|Photos||Video & Audio||Blogs||Statistics||Archive||Shop||Mobile|
March 4, 2007
Central Zone 251 for 9 (Khanolkar 54) beat South Zone 226 (Rowland 70, Yadav 4-44) by 25 runs
Barrington Rowland's 70 off 95 balls went in vain as South Zone slipped to a 25-run defeat against Central Zone at the Brabourne Stadium in Mumbai. Jai Prakash Yadav took 4 for 44 to dismiss South Zone for 226 after Central Zone had set them a target of 252.
After choosing to bat, Central Zone strung together a succession of nuggety partnerships but failed to convert them into sizable proportions. All but the last batsman, Shalabh Srivastava, managed to get into double-figures. Shreyas Khanolkar top-scored with 54 off 61 balls, while Mohammad Kaif chipped in with 43. Syed Sahabuddin was South Zone's most successful bowler with 3 for 39.
Rowland anchored South Zone's chase with a patient innings but wickets fell regularly at the other end. South Zone lost Swapnil Asnodkar and Sahabuddin in the space of one run before VVS Laxman joined Rowland for a 64-run stand for the third wicket. However, Yadav dismissed Laxman and Venugopal Rao off successive balls and added two more wickets to reduce South Zone to 125 for 6. Rowland's dismissal with the score on 147 for 7 was the telling blow to South Zone's victory chances.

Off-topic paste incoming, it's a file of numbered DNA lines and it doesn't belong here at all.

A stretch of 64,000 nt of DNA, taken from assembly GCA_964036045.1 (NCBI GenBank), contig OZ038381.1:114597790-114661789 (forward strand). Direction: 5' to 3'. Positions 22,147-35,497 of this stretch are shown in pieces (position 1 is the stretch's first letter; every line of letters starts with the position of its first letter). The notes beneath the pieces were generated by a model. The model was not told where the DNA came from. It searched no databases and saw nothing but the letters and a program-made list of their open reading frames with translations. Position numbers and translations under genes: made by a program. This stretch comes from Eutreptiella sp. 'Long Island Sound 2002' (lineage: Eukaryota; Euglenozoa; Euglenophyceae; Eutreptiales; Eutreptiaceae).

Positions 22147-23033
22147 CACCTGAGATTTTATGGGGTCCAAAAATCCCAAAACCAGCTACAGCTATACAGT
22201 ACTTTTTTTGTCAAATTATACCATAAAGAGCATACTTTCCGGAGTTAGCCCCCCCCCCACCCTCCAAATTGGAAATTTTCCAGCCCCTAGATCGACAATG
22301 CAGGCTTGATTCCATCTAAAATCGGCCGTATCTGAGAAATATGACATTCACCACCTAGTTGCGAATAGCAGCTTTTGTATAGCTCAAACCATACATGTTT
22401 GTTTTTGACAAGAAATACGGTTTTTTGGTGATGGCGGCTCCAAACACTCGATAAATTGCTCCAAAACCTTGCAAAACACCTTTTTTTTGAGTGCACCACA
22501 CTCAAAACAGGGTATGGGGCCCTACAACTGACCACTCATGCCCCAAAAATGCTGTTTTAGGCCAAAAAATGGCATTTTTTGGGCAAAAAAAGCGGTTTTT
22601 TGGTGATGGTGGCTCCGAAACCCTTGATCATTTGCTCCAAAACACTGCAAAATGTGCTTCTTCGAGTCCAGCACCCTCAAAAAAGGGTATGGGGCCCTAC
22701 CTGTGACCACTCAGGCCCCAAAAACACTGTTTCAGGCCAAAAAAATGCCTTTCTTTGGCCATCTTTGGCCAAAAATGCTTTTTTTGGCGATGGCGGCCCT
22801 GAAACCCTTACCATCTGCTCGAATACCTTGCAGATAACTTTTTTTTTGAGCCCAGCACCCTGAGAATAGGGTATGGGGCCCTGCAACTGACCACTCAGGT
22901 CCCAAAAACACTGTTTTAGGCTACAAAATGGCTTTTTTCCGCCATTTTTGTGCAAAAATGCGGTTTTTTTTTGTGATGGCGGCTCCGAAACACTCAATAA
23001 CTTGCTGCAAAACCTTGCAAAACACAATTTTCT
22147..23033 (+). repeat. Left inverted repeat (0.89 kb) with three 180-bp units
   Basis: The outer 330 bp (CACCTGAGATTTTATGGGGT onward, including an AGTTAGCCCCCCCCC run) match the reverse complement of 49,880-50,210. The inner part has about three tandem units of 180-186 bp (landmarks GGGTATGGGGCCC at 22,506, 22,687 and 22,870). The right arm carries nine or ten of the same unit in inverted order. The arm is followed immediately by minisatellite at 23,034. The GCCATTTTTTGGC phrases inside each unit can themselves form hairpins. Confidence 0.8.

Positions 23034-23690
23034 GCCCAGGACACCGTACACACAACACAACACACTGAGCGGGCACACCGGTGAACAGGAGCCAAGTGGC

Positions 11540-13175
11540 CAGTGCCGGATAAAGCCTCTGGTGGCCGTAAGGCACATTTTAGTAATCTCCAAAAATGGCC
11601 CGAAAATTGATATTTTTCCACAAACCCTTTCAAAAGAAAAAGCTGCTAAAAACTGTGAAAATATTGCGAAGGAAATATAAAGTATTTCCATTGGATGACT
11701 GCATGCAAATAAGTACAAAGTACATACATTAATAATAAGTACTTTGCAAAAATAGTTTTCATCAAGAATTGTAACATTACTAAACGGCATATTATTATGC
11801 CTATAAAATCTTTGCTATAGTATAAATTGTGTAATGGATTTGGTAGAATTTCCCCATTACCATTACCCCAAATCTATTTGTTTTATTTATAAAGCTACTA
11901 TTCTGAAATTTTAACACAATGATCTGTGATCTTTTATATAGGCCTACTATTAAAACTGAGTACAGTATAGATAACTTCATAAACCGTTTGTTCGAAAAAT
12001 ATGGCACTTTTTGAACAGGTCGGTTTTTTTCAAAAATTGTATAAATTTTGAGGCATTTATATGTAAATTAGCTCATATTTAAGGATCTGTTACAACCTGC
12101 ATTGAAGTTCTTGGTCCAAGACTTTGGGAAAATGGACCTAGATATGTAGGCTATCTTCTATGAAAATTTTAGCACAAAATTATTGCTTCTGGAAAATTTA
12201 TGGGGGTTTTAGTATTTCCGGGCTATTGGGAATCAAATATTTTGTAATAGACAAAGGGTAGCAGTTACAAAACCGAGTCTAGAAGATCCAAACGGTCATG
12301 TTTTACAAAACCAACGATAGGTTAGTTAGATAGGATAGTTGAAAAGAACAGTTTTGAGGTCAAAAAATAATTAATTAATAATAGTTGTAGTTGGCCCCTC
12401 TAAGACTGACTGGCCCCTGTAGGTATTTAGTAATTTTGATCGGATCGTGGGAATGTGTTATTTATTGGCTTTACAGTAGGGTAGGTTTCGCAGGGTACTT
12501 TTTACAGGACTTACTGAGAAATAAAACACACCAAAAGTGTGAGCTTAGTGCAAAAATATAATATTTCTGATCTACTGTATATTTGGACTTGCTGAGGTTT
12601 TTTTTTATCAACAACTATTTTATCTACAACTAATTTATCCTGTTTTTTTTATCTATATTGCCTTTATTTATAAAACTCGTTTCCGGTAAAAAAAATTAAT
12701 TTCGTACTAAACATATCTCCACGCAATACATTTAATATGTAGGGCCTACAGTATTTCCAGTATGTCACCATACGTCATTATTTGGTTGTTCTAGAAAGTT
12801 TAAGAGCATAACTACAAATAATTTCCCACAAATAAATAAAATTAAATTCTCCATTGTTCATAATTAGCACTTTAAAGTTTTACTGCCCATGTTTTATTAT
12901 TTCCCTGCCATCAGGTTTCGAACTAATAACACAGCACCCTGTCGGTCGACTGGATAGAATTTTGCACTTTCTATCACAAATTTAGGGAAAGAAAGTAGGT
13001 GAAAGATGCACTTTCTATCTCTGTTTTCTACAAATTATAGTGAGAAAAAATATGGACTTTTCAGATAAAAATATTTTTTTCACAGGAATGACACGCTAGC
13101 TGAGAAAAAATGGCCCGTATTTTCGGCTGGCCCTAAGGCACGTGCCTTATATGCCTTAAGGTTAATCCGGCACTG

© ESPN Sports Media Ltd.
When Mitchell Johnson hit Virat Kohli on the helmet with a bouncer, Australian fielders came from everywhere. Mental disintegration had gone, replaced by the cricket unity. Two teams, one family.
From the bouncer that struck him on the badge of his helmet to the bouncer that dismissed him, Virat Kohli's century, and his duel with Mitchell Johnson, made for compelling human drama
After the tragedy of Phillip Hughes' death, this match showed that cricket and life will continue to go on. This time Test cricket dug in and got through to tea.
Virat Kohli's innings on the final day transcended the conditions, the bowlers and his batting partners, and when it was all in vain, he displayed remarkable grace in defeat
The new stand-in captain has the makings of a long-term leader, given his ability to stay ahead of the game
Turning your back on a system that the whole cricketing world wants a discussion on, refusing to discuss it because it is not 100%, is not good enough
The failed gamble of handing Karn Sharma a Test debut despite him having a moderate first-class record means India have to rethink who their spinner will be
After a long time we have seen an Indian team and captain enjoy the challenge of trying to overcome stronger opposition in an overseas Test